A new documentary airing on PBS explores the rise of white-tailed deer in the U.S. and how the animal has become a ubiquitous sight in the suburbs.
The North American deer population has exploded in the past century, according to a press release. Nearly 30 million deer now roam the continent, up from less than one million a century ago.
“We as humans have created pretty much the perfect habitat for deer,” said Cornell University’s Jay Boulanger.
Yet one type of deer remains rare. Albino deer, also known as "white ghost deer," live "a private life in the northern Wisconsin woods," according to PBS. Captured here by photographer Jeff Richter, the albino deer appears almost mythical.
Even if some might see the deer as a nuisance, "The Private Life of Deer" still makes them look "adorable," notes The New York Times. "Even the most ardent deer despisers would have to admit from the images here that these critters are lovely."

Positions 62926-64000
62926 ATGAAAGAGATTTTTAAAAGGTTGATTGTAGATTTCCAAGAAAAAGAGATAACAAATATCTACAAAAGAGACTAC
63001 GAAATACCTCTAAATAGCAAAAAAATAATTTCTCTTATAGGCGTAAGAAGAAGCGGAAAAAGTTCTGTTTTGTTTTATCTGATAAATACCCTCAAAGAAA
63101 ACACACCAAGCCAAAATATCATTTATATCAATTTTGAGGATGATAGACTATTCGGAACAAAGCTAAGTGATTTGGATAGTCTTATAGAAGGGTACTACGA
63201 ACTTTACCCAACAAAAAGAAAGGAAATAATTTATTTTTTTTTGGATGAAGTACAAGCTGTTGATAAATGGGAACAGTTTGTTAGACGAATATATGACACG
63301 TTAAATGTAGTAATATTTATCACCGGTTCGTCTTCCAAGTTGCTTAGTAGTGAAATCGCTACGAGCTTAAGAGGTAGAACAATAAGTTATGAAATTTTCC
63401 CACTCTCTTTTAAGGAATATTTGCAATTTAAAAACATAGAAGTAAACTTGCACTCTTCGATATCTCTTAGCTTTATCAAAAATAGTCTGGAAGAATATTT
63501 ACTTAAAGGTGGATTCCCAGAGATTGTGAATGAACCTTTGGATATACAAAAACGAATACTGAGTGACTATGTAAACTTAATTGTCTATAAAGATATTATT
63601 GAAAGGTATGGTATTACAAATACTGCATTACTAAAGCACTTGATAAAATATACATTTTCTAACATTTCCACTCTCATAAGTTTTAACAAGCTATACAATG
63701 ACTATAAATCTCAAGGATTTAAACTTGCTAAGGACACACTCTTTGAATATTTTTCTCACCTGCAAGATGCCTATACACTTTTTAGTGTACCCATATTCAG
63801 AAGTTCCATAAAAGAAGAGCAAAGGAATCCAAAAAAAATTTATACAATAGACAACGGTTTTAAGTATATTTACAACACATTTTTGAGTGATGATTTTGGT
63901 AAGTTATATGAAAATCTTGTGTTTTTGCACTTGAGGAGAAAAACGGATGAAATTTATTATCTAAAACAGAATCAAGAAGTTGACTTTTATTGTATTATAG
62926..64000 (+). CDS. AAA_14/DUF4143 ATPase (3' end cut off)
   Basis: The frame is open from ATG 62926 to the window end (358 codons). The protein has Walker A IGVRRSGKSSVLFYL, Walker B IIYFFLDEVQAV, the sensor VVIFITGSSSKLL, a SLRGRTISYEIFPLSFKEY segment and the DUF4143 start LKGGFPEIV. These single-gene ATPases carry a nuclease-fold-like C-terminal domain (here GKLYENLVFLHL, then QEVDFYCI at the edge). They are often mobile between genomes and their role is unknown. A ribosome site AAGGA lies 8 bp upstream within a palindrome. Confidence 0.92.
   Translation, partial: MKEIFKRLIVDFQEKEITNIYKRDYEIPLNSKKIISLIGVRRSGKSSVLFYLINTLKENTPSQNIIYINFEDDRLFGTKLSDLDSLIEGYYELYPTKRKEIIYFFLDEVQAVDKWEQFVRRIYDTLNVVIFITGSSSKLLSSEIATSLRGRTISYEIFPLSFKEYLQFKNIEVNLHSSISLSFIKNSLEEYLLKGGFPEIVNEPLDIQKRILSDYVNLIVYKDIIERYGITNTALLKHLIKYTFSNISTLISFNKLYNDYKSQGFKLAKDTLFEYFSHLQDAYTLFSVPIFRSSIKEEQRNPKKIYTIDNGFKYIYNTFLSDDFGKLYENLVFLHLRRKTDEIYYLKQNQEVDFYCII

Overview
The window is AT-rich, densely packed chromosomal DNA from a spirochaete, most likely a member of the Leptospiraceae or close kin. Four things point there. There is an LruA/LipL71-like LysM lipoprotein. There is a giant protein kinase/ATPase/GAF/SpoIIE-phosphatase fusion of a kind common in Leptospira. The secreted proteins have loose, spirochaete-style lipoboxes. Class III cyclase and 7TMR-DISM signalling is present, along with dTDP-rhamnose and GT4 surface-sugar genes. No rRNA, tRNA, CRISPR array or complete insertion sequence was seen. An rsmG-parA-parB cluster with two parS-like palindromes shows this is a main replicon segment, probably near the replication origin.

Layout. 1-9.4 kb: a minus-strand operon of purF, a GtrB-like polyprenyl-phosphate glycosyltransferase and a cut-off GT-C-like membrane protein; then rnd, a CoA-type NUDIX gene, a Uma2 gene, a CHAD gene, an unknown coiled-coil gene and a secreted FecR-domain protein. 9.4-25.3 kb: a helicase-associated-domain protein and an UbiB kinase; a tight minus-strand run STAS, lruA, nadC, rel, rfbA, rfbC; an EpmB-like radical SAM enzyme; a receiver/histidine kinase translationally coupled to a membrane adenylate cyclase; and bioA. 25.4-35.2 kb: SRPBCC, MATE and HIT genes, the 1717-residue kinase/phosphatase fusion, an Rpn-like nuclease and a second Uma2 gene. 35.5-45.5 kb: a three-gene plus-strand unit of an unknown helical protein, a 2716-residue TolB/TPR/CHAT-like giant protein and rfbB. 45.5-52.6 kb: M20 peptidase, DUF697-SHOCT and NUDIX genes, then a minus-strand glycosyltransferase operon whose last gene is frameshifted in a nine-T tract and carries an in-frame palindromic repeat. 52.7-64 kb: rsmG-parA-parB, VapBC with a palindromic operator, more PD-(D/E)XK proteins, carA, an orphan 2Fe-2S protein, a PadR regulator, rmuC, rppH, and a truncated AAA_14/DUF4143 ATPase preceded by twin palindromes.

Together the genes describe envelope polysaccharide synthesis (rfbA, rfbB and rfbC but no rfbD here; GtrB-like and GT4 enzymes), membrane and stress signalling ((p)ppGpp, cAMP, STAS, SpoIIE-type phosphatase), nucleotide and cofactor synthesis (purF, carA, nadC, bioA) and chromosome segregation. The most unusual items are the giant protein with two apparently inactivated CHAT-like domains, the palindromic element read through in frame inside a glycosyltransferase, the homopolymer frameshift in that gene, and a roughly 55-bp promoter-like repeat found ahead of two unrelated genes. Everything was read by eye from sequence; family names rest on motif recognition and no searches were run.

Officials in Washington, D.C. recently delivered several hundred pounds of deer meat to area homeless shelters after a controversial National Park Service-sanctioned hunt in a local national park earlier this year.
Organizations like the Humane Society criticized the hunt and argued the Park Service "had a much better option on the table" than "a wasteful killing program during the spring birthing season."
Animal rights organizations have condemned sport hunting, and argue it can leave deer suffering after being shot, or merely wounded by archery equipment. Some state officials defend deer hunting for population control.
Deer are also often hit by cars. A State Farm Insurance estimate suggests 1.23 millon deer were hit by vehicles between July 2011 and July 2012.
"The Private Life of Deer" airs on May 8 at 8 p.m. (ET) on PBS.